Critical discourse analysis on the influence of media commentary on fatal fetal anomaly in Ireland
Ms Stacey Power (1), Dr Sarah Meaney (1,2), Dr Keelin O’Donoghue (1)
(1) Pregnancy Loss Research Group, The Irish Centre for Fetal and Neonatal Translational Research (INFANT), University College Cork, Ireland (2) National Perinatal Epidemiology Centre, University College Cork, Ireland
Fatal Fetal Anomaly (FFA) has generated international media attention as termination of pregnancy (TOP) for FFA was legislated for, for the first time in Ireland. Media offers an insight into health-related information available to the public. Media has the power to represent social topics in a particular way and effects are of particular relevance where a certain opinion or influence are intended by political or social stakeholders This study aimed to examine how FFA, TOP for FFA and perinatal palliative care (PPC) information were framed in Irish published media.
A critical discourse analysis, which examines the relations between discourse and social and cultural phenomena was implemented. Shirazi’s framework facilitated an objective analysis to facilitate interpretation and understanding of socially produced meanings. A broadsheet and online journal, with daily outputs and both having a daily readership in excess of 300,000 were chosen. An online search of FFA, PPC and TOP for FFA was undertaken.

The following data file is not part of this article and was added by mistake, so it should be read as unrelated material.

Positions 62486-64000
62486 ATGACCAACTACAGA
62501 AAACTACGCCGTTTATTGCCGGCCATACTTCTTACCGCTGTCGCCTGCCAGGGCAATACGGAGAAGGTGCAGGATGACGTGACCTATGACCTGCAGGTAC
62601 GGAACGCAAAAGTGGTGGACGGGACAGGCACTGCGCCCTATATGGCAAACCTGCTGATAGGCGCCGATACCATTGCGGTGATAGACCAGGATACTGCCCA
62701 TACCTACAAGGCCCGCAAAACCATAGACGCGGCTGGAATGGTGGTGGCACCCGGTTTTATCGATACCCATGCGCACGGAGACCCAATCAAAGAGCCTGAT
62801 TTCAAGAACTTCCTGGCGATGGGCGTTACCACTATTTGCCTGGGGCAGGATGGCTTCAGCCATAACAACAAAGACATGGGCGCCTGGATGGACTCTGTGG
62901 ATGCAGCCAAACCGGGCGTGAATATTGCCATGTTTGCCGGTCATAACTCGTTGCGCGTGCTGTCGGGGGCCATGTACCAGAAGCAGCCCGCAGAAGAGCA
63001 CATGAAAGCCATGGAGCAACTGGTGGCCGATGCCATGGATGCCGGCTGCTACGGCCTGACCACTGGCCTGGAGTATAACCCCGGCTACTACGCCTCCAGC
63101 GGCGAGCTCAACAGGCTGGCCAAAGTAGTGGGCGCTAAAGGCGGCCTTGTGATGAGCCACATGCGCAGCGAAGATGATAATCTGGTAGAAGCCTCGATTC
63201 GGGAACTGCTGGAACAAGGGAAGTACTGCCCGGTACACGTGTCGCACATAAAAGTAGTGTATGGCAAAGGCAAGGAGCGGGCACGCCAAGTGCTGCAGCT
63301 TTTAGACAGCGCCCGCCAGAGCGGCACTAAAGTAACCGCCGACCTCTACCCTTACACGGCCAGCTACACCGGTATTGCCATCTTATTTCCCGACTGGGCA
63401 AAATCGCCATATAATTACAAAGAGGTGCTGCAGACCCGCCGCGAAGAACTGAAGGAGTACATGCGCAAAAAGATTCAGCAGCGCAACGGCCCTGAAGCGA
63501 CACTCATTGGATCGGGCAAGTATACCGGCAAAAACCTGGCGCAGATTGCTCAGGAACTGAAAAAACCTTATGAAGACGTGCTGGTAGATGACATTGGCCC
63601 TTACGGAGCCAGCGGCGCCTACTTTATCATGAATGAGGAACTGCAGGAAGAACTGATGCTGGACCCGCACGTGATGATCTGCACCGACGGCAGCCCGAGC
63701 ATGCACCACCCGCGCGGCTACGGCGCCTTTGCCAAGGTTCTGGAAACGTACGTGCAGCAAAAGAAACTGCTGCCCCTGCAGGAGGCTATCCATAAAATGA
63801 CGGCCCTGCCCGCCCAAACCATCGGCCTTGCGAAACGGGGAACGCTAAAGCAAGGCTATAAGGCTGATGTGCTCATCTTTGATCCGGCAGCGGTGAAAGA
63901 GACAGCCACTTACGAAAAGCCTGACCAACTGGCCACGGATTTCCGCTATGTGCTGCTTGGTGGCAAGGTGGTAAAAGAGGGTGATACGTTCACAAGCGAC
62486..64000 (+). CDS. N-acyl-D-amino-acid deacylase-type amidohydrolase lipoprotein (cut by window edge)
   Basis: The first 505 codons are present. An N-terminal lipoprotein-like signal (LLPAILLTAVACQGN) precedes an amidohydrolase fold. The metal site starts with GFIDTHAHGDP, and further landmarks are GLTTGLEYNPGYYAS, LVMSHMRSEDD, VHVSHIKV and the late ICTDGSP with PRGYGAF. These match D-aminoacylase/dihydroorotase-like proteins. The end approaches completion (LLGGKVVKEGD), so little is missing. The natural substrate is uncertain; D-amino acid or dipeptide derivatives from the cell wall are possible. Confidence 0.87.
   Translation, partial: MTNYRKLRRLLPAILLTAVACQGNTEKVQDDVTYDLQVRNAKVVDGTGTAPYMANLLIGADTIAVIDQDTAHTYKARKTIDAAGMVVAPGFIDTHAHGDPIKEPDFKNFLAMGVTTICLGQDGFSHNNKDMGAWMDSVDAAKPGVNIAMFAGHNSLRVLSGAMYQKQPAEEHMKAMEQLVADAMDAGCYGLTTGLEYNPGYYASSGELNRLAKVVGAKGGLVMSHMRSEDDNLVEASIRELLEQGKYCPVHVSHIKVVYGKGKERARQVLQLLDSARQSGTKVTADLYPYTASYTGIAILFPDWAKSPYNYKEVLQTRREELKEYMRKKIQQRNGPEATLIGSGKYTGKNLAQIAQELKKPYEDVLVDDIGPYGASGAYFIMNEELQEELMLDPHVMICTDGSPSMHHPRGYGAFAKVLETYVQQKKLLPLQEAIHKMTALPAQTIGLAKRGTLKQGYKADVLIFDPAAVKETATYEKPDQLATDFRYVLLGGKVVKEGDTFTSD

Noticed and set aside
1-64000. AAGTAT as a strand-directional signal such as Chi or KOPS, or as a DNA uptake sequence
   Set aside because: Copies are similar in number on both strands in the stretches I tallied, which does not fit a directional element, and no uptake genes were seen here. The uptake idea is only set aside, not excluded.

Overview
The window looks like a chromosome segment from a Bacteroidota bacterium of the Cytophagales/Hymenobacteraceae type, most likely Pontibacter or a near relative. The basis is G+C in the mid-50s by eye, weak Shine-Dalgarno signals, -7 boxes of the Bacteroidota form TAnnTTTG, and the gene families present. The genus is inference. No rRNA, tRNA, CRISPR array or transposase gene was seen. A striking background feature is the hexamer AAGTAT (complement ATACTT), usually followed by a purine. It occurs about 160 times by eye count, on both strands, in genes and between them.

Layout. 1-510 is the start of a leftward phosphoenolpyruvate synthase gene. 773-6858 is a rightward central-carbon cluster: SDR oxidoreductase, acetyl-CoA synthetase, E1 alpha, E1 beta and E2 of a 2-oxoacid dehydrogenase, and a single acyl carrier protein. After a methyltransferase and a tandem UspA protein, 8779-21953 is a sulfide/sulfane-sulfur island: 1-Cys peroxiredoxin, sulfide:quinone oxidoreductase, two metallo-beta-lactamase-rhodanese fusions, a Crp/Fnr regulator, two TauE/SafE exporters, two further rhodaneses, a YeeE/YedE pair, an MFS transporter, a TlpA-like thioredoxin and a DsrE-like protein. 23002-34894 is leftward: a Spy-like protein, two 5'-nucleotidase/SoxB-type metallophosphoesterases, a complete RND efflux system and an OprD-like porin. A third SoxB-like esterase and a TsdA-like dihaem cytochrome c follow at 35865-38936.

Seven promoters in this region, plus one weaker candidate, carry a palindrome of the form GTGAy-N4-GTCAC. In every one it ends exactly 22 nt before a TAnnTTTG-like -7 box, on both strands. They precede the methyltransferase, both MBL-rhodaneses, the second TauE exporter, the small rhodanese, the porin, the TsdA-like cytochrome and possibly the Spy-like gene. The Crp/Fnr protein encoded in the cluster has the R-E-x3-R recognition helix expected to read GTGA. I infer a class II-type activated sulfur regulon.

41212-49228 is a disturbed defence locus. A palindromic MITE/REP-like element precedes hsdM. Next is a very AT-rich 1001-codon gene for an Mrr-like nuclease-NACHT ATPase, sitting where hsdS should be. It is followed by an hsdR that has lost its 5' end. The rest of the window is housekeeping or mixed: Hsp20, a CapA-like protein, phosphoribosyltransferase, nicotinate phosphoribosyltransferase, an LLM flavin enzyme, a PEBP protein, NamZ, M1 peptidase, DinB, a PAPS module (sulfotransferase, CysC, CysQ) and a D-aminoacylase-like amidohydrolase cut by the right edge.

Dated from 2012 to 2017, 130 articles were identified. Themes of power and politics, international influence, ethical dilemmas and emotional appeal were embedded in the discourse, creating political influence and emotionally appealing to the reader to influence perceptions and views. The use of different terminology e.g. ‘FFA’ versus ‘life-limiting condition’ and the word ‘fetus’ versus ‘baby’ were evident throughout the results. Terminology were chosen by different ideological perspectives in attempts to create varying contexts and support arguments.
This study highlights misrepresentations in the information delivered to the public, particularly in relation to supports available to women who receive a diagnosis of a FFA. Language is not neutral emphasising the importance of analysing the health information being delivered to the public and to those responsible for change in health service provision on controversial social issues.
Ethical approval for this study was granted by the Clinical Research Ethics Committee of the Cork Teaching Hospitals (Ref. No: ECM 4 (q) 050917).